We can first build simulations for the frac and look at the effects of different completions designs. We can look at offset wells and historical data – though that could be challenging to piece together. We may ultimately want to validate the simulation and test different frac designs. We could do this changing the pumping schedule at different stages along the lateral of multiple wells.


Data collection

With this specific question in mind, we need to determine what data to collect. The directional survey, the formation tops (from reference well logs) and the frac van data will all be needed. However, we will also want micro seismic to see where the frac goes. Since we want to understand why the frac is either contained or not we will also need the stress profile across the intervals of interest. These could be derived from logs but ideally measured from DFITs. We may also want to collect other data types that we think could be proxies to relate back to the stress profile, like bulk seismic or interpreted geologic maps.

These data types will be collected by different vendors, at different times, and delivered to the operator in a variety of formats. We have bulk data, time series data, data processed by vendors, data interpreted by engineers and geologists. Meaningful conclusions cannot be derived from any one data type, only by integrating them can we start to see a mosaic.

Integration

Integrating the data means overcoming a series of challenges. We first need to decide where this data will live. Outlook does not make a good or sustainable data depository. Putting it all on a shared drive is not ideal as it’s difficult to relate. We could stand up a SQL database or bring all the data into an application and let it live there but both have drawbacks. Our approach leverages Petro.ai which uses a NoSQL back end. This provides a highly scalable and performant environment for the variety of data we will need. Also, by not trapping the data in an application (in some proprietary format) it can easily be reused to answer other questions or by other people in the future.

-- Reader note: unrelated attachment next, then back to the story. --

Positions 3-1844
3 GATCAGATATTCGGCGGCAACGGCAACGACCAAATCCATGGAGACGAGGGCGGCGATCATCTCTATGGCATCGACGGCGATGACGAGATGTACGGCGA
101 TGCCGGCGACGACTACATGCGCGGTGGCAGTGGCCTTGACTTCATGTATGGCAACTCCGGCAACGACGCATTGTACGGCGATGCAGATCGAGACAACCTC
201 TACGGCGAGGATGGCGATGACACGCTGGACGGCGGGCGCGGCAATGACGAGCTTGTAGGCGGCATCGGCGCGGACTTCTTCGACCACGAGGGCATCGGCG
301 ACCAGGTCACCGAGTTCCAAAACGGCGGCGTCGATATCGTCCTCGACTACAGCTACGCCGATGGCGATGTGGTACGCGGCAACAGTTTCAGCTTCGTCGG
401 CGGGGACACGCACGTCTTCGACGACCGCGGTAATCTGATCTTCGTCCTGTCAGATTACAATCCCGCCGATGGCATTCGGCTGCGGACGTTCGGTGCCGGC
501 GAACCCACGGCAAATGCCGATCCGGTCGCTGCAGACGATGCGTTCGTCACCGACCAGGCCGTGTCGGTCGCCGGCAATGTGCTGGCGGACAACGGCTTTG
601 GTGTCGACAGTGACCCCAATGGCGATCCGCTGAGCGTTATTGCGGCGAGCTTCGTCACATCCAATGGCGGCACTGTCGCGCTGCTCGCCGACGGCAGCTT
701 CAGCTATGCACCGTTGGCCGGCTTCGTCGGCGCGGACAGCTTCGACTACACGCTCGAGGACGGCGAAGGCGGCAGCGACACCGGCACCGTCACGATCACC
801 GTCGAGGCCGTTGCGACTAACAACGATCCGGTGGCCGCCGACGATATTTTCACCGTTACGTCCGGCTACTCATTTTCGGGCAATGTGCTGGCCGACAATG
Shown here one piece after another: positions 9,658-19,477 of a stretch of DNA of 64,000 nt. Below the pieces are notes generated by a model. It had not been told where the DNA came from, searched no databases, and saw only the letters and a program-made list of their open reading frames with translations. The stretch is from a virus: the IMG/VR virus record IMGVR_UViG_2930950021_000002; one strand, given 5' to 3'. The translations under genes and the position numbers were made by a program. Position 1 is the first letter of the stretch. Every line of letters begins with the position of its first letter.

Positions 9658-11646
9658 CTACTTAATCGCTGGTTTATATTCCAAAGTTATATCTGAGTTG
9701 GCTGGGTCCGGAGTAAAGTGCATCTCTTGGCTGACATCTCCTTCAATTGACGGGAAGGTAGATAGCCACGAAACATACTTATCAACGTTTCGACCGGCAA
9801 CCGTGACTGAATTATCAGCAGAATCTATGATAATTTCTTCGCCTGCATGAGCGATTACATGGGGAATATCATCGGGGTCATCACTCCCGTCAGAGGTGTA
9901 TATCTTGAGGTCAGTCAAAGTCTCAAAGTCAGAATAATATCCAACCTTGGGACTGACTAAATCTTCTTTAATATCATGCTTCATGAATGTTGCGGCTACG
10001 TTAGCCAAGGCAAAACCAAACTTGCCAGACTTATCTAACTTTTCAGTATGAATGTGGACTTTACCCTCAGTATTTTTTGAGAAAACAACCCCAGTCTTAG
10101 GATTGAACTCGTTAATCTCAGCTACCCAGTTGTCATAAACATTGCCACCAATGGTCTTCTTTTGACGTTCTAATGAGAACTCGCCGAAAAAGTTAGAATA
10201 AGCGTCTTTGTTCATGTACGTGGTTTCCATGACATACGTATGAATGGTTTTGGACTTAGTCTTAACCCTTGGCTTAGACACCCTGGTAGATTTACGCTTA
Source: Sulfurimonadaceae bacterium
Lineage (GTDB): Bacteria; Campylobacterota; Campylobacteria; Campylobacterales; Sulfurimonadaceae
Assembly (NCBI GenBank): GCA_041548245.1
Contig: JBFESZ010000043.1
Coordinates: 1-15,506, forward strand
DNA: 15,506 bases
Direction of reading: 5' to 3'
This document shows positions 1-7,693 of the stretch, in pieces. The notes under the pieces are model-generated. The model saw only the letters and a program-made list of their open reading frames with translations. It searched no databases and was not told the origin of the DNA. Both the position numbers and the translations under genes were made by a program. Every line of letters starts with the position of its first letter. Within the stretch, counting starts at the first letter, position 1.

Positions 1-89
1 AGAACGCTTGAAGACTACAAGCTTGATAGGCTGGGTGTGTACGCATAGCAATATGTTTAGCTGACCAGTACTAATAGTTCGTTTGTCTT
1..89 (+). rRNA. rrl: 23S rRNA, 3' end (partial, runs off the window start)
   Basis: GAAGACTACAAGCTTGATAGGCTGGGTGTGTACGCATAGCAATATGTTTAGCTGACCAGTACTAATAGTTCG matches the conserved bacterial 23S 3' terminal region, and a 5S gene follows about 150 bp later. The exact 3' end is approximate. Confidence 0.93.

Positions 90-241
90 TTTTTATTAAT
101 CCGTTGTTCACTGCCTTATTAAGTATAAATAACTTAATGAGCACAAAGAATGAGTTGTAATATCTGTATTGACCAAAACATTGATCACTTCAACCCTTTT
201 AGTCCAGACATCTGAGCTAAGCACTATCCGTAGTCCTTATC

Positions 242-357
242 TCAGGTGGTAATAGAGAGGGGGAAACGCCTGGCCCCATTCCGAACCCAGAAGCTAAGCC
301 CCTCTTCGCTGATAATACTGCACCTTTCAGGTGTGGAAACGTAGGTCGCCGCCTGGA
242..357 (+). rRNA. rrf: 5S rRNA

Getting the data co-located is a start but there’s more work to be done before we can run analytics. Throwing everything into a data lake doesn’t get us to an answer and it’s why we now have the term “data swamp”. A critical step is relating the data to each other. Petro.ai takes this raw data and transforms it using a standard, open data model and robust well alias system; all built from the ground up for O&G. For example, different pressure pumping vendors will have different names for common variables (maybe even different well names) that we need to reconcile. We use a well-centric data model that currently supports over 60 data types and exposes the data through an open API.



Petro.ai also accounts for things like coordinate reference systems, time zones, and units. These are critical corrections to make since we want to be able to reuse as much of our work as possible in future analysis. Contrast this approach with the one dataset – one use case approach where you essentially rebuild the data source for every question you want to ask. We’ve seen the pitfalls of that approach as you quickly run into sustainability challenges around supporting these separate instances. At this point we have an analytics staging ground that we can actually use.

Interacting with and analyzing data

With the data integrated we need to decide how users are going to interact with the data. That could be through Matlab, Spotfire, python, excel, or PowerBI. Obviously, there are trade-offs here as well. Python and Matlab are very flexible but require a lot of user expertise. We need to consider not only the skill set of the people doing the analysis, but the skill set of the those who may ultimately leverage the insights and workflows. Do only a small group of power users need to run this analysis, or do we want every completions engineer to be able to take these results and apply them to their wells? We see a big push for the latter and so our approach has been to use a combination of custom web apps we’ve created along with O&G specific Spotfire integrations. Spotfire is widespread in O&G and it’s great for workflows. We’ve added custom visualizations and calculations to Spotfire to aid in the analysis. For example, we can bring in the directional surveys, grids, and micro seismic points to see them in 3D.